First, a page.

The endless bounds of space are giving Jordan Sanchez limitless possibilities.
The Bronx High School of Science graduate is set to attend Harvard University in the fall to study astrophysics, with aspirations to work at NASA or SpaceX someday. And when she “gets tired of that,” Sanchez looks forward to a calmer life of researcher and teaching.
Sanchez’s journey to Harvard started in her eighth-grade science class at what was then M.S. 118 Pace Academy, just outside of Belmont. It was there a teacher believed Sanchez was smart enough to go into medicine. That compliment was more than enough to set the teenager on a biology-focused journey.
“I took an AP biology course, and then in my junior year I took AP physics because that’s what most juniors took,” Sanchez said. “I absolutely fell in love with physics.”
In her senior year, Sanchez took post-AP classes in genetics and physics, which sealed the deal for her.
“In genetics, there’s not much more you can do to understand the structure of DNA, she said. “There are certain blocks that you hit in a lot of the biological sciences that I feel you won’t hit in physics until maybe decades — or even centuries — into the future.”
After getting accepted into 10 out of the 17 schools she applied to ranging from Ivy Leagues to small liberal arts colleges, Sanchez had a big decision to make. She narrowed her choices down to Cornell, Harvard and University of Massachusetts-Amherst, before settling on the Cambridge, Massachusetts-based school.
Already interested in astrophysics, every time there is a major step forward in the space community, Sanchez gets excited, which she uses to fuel her already strong desire to be part of it. One such piece of news as of late was the Event Horizon Telescope capturing the first image of a black hole.
“The whole black hole imaging project was led by some Harvard graduates, plus they have the whole center for astrophysics so it really felt like everything that I wanted was there,” Sanchez said.
Astrophysics is a field notably closed off to black women. According to Data USA, out of 512 bachelor’s degrees awarded in astrophysics nationwide in 2016, only four were awarded to black women.
However, that imbalance is something Sanchez has, unfortunately, become used to.
“The Bronx High School of Science is predominately Asian and white so I’ve been the only black student in all of my classes,” she said. “It’s definitely not something that’s foreign to me.”
Sanchez, of course, isn’t the first aspiring astrophysicist to graduate from Bronx Science. Neil deGrasse Tyson is a notable alum, and is probably one of the nation’s most famous astrophysicists with his many television appearances, as well as host of the educational series “Cosmos.” Tyson hasn’t forgotten his roots either, Sanchez said. He and other alumni like Apollo space missions scientist Al Nagler regularly visited the school to speak to students.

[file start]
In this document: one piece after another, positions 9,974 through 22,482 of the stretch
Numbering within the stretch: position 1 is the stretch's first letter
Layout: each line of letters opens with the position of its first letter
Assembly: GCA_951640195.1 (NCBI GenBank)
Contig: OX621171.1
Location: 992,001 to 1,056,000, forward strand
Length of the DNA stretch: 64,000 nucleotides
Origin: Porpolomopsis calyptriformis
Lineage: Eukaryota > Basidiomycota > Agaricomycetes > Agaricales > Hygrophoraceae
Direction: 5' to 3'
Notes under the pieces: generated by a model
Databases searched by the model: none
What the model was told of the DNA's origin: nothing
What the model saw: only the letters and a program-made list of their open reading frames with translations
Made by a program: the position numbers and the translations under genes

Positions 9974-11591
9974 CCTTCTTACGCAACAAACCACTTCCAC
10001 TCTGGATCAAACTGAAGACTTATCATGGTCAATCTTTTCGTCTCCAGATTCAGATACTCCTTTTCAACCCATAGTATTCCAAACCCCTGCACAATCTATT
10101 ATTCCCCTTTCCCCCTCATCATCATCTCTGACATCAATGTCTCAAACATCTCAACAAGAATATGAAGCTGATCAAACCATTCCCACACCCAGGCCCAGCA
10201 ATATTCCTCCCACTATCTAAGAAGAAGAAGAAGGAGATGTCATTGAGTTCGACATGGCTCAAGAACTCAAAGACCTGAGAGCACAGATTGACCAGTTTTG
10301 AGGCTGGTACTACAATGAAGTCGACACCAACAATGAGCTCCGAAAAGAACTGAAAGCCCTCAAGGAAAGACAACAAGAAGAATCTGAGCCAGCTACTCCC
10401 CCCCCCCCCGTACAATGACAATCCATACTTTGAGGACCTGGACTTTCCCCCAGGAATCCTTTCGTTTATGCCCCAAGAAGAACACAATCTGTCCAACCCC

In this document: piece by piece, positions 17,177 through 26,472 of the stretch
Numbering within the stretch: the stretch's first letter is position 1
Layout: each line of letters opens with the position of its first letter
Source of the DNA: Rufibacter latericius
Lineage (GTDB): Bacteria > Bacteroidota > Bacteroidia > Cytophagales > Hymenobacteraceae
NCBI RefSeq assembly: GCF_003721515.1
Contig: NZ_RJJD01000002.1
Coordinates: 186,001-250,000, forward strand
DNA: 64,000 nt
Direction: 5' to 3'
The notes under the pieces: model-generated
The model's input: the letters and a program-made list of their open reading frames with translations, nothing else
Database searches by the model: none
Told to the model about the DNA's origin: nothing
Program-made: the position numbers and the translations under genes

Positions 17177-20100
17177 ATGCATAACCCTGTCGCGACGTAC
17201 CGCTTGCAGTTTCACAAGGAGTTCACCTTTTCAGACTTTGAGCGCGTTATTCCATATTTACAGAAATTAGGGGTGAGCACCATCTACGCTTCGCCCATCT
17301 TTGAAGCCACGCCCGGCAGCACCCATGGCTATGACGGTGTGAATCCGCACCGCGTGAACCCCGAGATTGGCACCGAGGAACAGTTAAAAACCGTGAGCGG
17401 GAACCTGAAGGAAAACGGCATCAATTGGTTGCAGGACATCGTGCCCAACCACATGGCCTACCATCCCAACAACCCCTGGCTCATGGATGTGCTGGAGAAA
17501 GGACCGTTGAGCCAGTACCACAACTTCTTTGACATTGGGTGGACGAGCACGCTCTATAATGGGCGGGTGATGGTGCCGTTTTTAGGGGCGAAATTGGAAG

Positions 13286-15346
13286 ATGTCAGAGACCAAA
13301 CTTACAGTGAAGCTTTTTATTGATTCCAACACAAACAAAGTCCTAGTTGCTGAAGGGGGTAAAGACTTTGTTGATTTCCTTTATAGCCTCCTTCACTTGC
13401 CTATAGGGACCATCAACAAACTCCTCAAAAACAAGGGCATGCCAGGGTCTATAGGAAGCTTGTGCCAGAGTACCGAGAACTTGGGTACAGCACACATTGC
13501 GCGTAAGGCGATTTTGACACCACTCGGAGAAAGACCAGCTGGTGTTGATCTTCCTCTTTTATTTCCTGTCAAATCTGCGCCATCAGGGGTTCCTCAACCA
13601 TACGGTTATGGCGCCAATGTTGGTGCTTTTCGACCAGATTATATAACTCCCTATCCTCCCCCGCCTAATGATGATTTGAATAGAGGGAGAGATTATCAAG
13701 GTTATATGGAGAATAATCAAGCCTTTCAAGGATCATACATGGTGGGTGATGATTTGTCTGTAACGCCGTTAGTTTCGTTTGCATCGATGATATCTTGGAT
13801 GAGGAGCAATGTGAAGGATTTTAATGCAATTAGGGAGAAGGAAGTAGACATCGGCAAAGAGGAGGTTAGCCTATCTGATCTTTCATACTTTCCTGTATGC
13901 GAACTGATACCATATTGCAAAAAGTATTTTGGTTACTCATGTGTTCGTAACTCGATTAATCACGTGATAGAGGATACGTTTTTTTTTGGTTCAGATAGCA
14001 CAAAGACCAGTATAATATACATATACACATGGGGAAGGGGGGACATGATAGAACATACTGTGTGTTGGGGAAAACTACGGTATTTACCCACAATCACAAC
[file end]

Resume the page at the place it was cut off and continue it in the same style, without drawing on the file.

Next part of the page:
“I’m always engaged and interacting with people who have been in the field, been in the forefront of the field,” Sanchez said. “So for me, I don’t need to aspire or look up to anyone who’s so far away when they’re all so close.”
In addition to working hard in school, Sanchez has been busy outside of the classroom, too. In 2015, Sanchez started entering state-level beauty pageants, currently holding the title of Royal International Miss New York Teen. She even started a website, TheQueenNextDoor.com, to showcase the accomplishments of other girls in pageants.
“It’s so easy to think, ‘Oh beauty pageant girls, spacey, dumb, doesn’t really think much about anything ever,’” Sanchez said. “So it’s really nice to change that stereotype.”
Two years later, Sanchez started performing with GirlBeHeard, a socially conscious theatre group. Since joining, she has performed at the 2018 March for Our Lives rally in Washington, twice at the United Nations, and even for the cast of the Marvel superhero film “Black Panther.”
Sanchez credits GirlBeHeard with “helping girls find their voices” and plans to join the Association of Black Harvard Women’s community mentorship efforts because the program “has the same values.”
Looking ahead to her August start date at Harvard, Sanchez has summer plans to compete in a national beauty pageant, teach herself a new computer coding language, keep up her Mandarin skills, and teach herself advanced calculus to help prepare her for what Sanchez expects to be far more difficult classes at Harvard.
While Sanchez spends her summer eagerly preparing for her future, she hasn’t forgotten the challenges that still lie ahead.
“If people like me aren’t willing to even try to put themselves in those (advanced scientific) spaces, they’ll always stay predominately white, straight, male, cisgender,” Sanchez said. “I feel like I might as well try. Although it’s going to be hard, I know I’ll be fine because I’m there, first and foremost, to learn, and no one can take that from me.”